"DEAR ABBY: A dear friend, "Harold," passed away suddenly from a heart attack. Since we knew his wishes, he was cremated. Harold always hated having his picture taken, so the only photo available for display at his memorial was his driver's license photo, and he looked like a deer in the headlights.
I wish we'd had a few candid shots of Harold to remember him by. I would have loved to have kept one for myself. Please urge your camera-phobic readers to permit family and friends to snap a shot or two of them every once in a while, before it's too late. Thanks. -- MISSING HIM IN ILLINOIS"
I'm reminded of certain people in my life -- and you probably know a few as well -- who see me with my camera and run the other way. When I aim the lens in their direction, their hand goes up to block their face. They claim they are "not photogenic" or "hate photos of themselves" or are "having a bad hair day." But whatever the excuse, these people have no idea how selfish they are being to those who love them. My mother-in-law is one of these people -- yes I am naming names and pointing fingers. I can't count the number of photographs I've taken of that woman's hand.
At the last photography conference I attended I sat in on a presentation by the amazing Master Photographer David A. Williams and was brought to tears by his stories of life and love and loss. One thing he said that I often repeat to others is that photos exist of people because they are loved. Throughout time from the very earliest sketches on cave walls, or crude canvas to the finest modern portrait masterpieces, pictures are made of individuals because somebody loves them. So to deny others a photo of you is to deny them that little piece of you that they may cherish someday when you are gone.
The photo I'm sharing with you above is a photo of my daddy. It was taken with a cheap little point and shoot camera by my mother when they were enjoying a lazy afternoon at home and my father reached down to pet his cranky Siamese, Skuzzy (yes, that's really her name). It was one of the last photos taken of him before the cancer overtook him and prohibited him from enjoying the last few months of his life. This photograph, where he appears healthy and strong and happy is one of my most treasured photographs. It ranks right up there with the images of my children when they were born, the 1973 photo of my mother and her beehive hairdo cuddling me close, the photo of me and my sister in 1977 smiling and hugging each other because my mom threatened us if we didn't. The photo of my daughters holding their newborn baby brother -- all smiles -- before they decided he was yucky and needed to be forbidden from their rooms. The photos of me and Jayme on our honeymoon, stopping at every "Welcome to *insert random state here*" sign we passed.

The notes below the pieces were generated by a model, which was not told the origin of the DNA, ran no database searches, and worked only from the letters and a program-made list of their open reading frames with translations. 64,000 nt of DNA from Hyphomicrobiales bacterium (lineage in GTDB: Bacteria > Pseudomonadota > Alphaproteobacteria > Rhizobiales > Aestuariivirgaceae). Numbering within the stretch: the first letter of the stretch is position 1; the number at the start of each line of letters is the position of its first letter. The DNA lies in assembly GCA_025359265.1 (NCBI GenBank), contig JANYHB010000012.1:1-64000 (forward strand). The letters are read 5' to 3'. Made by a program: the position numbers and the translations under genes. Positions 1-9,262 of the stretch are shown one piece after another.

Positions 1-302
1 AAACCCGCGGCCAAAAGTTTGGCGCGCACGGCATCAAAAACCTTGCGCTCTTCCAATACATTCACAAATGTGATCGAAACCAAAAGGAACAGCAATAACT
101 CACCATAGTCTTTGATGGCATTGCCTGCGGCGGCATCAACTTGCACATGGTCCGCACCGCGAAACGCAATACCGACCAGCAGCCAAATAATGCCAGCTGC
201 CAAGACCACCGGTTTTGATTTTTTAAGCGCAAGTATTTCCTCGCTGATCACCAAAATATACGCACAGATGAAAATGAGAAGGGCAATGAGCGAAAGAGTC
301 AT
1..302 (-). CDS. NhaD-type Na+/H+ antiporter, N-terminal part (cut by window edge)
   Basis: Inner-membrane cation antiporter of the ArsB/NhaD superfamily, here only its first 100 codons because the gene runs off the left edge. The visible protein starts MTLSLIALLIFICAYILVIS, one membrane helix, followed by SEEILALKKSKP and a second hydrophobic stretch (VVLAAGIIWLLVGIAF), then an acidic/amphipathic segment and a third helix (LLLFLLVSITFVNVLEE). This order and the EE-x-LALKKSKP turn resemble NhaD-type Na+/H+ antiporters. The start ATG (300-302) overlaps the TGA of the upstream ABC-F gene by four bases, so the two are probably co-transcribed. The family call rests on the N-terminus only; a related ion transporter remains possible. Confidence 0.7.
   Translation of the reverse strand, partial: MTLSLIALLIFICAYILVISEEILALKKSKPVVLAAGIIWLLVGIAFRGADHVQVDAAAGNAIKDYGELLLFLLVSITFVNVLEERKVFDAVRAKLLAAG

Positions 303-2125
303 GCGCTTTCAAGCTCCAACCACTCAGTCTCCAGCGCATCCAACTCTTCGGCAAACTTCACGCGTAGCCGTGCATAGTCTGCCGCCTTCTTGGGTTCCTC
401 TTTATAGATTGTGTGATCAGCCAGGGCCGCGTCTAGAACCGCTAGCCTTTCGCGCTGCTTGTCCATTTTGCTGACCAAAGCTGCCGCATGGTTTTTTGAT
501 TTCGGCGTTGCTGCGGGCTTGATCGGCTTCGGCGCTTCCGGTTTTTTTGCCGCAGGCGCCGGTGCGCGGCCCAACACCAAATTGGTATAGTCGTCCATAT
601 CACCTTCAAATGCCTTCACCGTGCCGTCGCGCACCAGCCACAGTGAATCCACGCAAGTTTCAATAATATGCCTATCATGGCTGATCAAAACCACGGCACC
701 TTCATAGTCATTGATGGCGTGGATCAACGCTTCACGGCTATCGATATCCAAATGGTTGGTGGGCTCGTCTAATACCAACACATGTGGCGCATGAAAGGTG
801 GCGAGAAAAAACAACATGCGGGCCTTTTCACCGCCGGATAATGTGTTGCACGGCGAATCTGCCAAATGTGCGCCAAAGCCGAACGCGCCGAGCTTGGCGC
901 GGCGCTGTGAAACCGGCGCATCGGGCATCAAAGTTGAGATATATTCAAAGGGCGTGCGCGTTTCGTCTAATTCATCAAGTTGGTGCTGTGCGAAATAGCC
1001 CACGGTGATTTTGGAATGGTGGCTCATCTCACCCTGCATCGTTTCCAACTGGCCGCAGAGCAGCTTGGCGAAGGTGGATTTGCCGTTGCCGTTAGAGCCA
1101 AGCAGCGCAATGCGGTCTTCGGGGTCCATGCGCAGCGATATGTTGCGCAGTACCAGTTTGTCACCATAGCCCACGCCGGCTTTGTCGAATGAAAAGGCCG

I remember a conversation I had with a friend a few years ago. We were discussing the items that we would grab if we had 5 minutes to evacuate (after, of course our loved ones and pets). The first thing that popped into my mind was the big tub of negatives and discs full of photographs that I keep under my bed. My friend said the first thing that popped into her mind was insurance paperwork -- oops, that didn't even occur to me.
Keep those cameras up and point them at those you love!
Lisa On Location Photography